December 30, 2018

Mataasnakahoy:  on to the Golden Jubilee Year of 1982
Mataasnakahoy poblacion, Christmas 2018.
Mataasnakahoy poblacion, Christmas 2018.
[In this article: Mataasnakahoy Batangas, history of Mataasnakahoy, kasaysayan ng Mataasnakahoy. Ceferino Capuchino, Florencio Landicho, Artemio Landicho, UNIDO Party, Laurels of Batangas, Ferdinand Marcos KBL, Mataasnakahoy 50th Jubilee Celebrations]
We resume our ongoing series on the history of the town of Mataasnakahoy in Batangas based on the 1998 narrative of Ceferino Capuchino1. This is the sixth installment. Readers who missed the earlier articles of the series may find these archived under the Community History section of the main menu at the top of this page.

December 28, 2018

Part VI: US Military Operations in Batangas from 1901-02 during the Fil-American War
Image source:  United States Library of Congress.  Colorized courtesy of Algorithmia.
Image source:  United States Library of Congress.  Colorized courtesy of Algorithmia.
[In this article: Philippine-American War, Batangas Province, Macabebe Scouts, Batangas City, Tanauan Batangas, Lipa City Batangas, Balete Batangas, Nasubu Batangas, Taal Batangas, Tiaong, Mount Malepunyo, Bauan Batangas, San Juan Batangas, Taysan Batangas]
This article continues with series we have running on Batangas History which details United States Army operations conducted in the Province of Batangas from 1901 to 1902. The details are taken from the annual report of the United States War Department for the fiscal year1.

December 27, 2018

When Alitagtag was a “Resort of Ghosts and Devils,” and the Cross that Purged These
The mysterious cross was used to ward off the fiends of Taal Volcano.
The mysterious cross was used to ward off the fiends of Taal Volcano.
[In this article: Filipino myths, Batangas myths, Batangas folklore, Alitagtag Batangas, Holy Cross, patron of Alitagtag, patron of Bauan, Charles Montgomery Skinner]
Batangas History is committed to seeking out Batangas myths and folklore so these may be republished and, therefore, presented to a contemporary audience in the hope that they will not be completely forgotten, especially by those from or who currently live in the localities where they are set.

1962 Photos of Taal Lake and Surrounding Communities
Caption in The Chronicle Magazine:  "This is Mount San Nicolas on Taal Lake.  Here, man-made corrals abound.  It also offers an inexhaustible supply of fish which is sold in Manila, neighboring towns.
Caption in The Chronicle Magazine:  "This is Mount San Nicolas on Taal Lake.  Here, man-made corrals abound.  It also offers an inexhaustible supply of fish which is sold in Manila, neighboring towns.
The images in this historic collection have been taken from an article in the April 1962 edition of “The Chronicle Magazine1.” They are part of a feature on Taal Volcano and the communities around it entitled “Killer Volcano Now Nurtures Life.” All the photographs in the feature, which are included in this post, were taken by Jose T. del Rosario.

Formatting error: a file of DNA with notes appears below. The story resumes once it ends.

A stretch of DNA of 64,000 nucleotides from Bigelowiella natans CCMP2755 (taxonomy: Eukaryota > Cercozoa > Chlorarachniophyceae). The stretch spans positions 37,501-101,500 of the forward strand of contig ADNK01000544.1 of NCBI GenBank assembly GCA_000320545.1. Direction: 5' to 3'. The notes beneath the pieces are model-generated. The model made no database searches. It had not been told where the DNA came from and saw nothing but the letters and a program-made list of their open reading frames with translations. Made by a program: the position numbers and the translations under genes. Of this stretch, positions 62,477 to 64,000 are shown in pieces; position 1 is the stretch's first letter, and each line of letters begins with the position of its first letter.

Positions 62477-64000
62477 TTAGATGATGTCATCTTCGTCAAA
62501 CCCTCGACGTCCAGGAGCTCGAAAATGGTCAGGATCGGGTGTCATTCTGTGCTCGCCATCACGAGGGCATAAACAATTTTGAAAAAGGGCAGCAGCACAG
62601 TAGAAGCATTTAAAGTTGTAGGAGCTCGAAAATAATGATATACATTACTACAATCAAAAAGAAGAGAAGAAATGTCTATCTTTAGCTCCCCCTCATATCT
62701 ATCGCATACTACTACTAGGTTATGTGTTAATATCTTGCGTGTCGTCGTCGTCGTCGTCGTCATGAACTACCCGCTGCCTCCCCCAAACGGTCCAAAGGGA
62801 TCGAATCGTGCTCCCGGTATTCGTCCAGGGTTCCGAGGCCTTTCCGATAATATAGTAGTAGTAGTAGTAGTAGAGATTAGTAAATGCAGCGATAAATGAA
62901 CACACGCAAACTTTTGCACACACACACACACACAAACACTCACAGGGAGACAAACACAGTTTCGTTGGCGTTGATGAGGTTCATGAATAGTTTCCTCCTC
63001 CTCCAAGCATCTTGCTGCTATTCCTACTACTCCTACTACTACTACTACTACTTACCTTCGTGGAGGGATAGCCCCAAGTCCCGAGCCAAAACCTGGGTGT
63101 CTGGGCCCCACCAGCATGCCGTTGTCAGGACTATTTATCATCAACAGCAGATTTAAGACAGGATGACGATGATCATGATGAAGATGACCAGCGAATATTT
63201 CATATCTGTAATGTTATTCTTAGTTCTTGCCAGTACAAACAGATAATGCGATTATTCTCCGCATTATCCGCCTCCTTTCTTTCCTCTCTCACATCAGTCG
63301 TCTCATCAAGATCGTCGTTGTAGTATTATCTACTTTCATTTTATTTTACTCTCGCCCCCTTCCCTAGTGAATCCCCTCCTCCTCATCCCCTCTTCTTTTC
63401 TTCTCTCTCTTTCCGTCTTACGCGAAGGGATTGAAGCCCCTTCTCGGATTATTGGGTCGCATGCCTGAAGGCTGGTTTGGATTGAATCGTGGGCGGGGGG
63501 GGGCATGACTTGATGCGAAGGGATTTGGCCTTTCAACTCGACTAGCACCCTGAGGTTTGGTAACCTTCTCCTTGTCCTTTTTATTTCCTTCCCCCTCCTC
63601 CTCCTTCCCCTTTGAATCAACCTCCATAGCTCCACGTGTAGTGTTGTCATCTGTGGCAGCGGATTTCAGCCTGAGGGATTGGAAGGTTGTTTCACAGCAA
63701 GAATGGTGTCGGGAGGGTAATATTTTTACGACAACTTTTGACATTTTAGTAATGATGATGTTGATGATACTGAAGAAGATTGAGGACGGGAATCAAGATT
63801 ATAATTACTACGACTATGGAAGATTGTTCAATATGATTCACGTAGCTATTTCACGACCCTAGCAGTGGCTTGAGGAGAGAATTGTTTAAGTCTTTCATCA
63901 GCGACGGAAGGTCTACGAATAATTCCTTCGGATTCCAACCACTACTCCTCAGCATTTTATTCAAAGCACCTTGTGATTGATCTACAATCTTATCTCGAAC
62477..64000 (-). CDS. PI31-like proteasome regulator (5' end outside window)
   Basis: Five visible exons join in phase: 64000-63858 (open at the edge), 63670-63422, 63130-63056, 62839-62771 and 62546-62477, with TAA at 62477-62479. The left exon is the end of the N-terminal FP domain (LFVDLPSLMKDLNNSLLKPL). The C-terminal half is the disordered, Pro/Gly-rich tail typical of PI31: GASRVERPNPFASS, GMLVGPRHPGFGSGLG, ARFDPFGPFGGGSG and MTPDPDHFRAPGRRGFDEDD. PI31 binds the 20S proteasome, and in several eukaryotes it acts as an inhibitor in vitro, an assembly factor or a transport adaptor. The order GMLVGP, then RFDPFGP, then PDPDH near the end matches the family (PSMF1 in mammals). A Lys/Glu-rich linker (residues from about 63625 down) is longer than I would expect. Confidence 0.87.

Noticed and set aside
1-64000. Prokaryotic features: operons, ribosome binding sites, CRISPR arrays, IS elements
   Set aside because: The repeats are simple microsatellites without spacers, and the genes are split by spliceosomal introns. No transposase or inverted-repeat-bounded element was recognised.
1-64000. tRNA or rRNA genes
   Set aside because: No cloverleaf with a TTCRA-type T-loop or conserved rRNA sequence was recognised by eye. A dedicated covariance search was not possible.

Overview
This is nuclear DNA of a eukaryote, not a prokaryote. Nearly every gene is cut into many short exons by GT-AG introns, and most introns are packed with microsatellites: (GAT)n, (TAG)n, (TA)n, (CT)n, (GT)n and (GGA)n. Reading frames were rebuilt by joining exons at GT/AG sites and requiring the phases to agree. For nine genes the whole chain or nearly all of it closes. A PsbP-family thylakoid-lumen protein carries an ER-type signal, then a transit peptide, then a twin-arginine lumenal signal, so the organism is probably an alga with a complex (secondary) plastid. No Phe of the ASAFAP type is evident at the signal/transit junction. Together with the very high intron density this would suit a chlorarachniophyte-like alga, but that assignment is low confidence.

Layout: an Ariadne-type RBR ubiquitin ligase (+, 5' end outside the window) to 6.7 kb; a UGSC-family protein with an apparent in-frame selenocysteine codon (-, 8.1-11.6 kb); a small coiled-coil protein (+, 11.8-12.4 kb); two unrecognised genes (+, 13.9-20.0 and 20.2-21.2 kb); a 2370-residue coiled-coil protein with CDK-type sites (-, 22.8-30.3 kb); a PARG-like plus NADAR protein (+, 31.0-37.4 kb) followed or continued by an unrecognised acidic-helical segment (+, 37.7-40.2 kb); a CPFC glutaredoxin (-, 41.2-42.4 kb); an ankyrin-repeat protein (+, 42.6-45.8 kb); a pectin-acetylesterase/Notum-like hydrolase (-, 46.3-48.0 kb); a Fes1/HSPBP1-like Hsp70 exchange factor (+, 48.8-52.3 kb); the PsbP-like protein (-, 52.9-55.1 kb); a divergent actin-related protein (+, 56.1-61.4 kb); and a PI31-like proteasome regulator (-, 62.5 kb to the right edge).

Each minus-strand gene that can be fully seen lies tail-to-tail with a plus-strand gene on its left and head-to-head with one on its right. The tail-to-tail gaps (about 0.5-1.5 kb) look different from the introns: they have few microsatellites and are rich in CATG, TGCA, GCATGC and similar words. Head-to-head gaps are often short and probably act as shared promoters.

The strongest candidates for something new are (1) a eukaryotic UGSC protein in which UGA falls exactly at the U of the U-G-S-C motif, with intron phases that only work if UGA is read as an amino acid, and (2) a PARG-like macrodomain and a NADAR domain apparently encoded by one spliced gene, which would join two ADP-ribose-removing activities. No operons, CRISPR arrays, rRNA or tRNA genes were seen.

December 25, 2018

24 Superstitions from San Jose, Batangas
Among the beliefs in San Jose was that a pineapple should be planted with one's eyes closed.
Among the beliefs in San Jose was that a pineapple should be planted with one's eyes closed.
[In this article: Batangas Province, San Jose Batangas, Filipino superstitions, superstitious beliefs, historical data]
From the so-called “historical data1” of the town of San Jose in Batangas, we feature these superstitious beliefs, some familiar, some not-so-familiar but all will definitely have the reader scratching his pate and asking the question “why.” Unfortunately, the Eustaquio Ramos who compiled the superstitious beliefs did not explain the reasons for these or the consequences if they were not observed.

December 24, 2018

Focus on Jesus Villamor, the Ace Who Helped Stop a Japanese Bombing Raid on Batangas City
Jesus Villamor in Washington DC with the wives of US President Franklin D. Roosevelt and President Manuel L. Quezon.  Image extracted from a 1944 edition of the Philippine Magazine.
Jesus Villamor in Washington DC with the wives of US President Franklin D. Roosevelt and President Manuel L. Quezon.  Image extracted from a 1944 edition of the Philippine Magazine.
[In this article: Batangas Province, Batangas City Batangas, Batangas airfield, Batangas airdrome, Jesus Villamor, World War II Batangas, Filipino flying aces]
Before the Second World War, there was a landing field maintained by the American colonial government in what is now the city of Batangas. The landing field was loosely referred to as the Batangas airfield or the Batangas airdrome. By late 1941, as tensions in the Pacific heated up leading to the outbreak of war in the Far East, the Philippine Army Air Corps (PAAC), the forerunner of the present-day Philippine Air Force1, maintained facilities, including aircraft, at Batangas airfield.